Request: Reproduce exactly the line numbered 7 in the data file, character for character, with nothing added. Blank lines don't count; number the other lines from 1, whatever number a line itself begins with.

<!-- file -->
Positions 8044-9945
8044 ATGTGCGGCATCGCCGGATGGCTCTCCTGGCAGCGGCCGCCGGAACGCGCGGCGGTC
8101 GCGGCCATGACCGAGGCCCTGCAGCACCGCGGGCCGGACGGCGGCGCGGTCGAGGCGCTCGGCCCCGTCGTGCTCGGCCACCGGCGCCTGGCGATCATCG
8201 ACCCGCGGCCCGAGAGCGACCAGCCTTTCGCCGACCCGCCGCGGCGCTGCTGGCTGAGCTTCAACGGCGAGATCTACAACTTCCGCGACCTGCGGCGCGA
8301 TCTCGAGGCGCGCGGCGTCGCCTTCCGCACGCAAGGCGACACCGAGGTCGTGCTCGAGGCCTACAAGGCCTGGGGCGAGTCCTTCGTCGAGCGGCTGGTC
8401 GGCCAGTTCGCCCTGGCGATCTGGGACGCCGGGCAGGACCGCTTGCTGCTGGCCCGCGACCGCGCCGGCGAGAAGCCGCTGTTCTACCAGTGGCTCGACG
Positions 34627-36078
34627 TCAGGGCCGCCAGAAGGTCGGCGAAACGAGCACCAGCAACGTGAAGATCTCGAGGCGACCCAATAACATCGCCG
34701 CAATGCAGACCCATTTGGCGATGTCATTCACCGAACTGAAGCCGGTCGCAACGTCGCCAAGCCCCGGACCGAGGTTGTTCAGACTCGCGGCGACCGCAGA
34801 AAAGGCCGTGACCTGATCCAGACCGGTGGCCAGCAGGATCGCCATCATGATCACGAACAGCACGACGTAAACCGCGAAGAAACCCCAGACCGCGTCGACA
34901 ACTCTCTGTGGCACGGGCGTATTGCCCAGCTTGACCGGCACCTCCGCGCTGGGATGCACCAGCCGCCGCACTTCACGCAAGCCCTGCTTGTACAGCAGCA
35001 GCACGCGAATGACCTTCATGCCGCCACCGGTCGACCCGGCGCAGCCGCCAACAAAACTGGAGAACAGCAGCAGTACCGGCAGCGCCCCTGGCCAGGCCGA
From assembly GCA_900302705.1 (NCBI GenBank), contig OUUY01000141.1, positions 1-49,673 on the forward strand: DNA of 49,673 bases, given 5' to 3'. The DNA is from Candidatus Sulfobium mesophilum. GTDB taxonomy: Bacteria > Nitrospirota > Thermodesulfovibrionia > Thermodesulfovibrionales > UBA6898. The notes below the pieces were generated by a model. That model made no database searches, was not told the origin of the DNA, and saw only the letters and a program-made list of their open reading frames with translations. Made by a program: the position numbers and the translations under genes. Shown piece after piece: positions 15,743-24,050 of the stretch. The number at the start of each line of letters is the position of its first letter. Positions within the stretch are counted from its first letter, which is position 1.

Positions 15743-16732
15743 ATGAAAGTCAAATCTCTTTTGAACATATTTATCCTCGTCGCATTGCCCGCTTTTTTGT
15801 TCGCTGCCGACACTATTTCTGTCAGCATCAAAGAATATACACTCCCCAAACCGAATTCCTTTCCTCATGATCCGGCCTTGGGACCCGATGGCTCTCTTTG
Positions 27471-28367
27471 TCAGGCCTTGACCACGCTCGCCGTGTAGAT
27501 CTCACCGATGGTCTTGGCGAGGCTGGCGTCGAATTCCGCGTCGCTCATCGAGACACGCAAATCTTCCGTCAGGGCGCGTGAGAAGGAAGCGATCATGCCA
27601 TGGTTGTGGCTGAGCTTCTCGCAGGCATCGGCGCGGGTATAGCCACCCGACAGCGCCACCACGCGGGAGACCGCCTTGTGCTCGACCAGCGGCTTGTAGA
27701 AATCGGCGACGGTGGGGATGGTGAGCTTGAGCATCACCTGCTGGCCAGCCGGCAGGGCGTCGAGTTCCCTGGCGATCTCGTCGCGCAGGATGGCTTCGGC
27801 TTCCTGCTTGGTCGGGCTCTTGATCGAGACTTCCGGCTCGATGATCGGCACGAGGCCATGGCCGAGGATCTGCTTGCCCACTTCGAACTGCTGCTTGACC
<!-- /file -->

Positions 34627-36078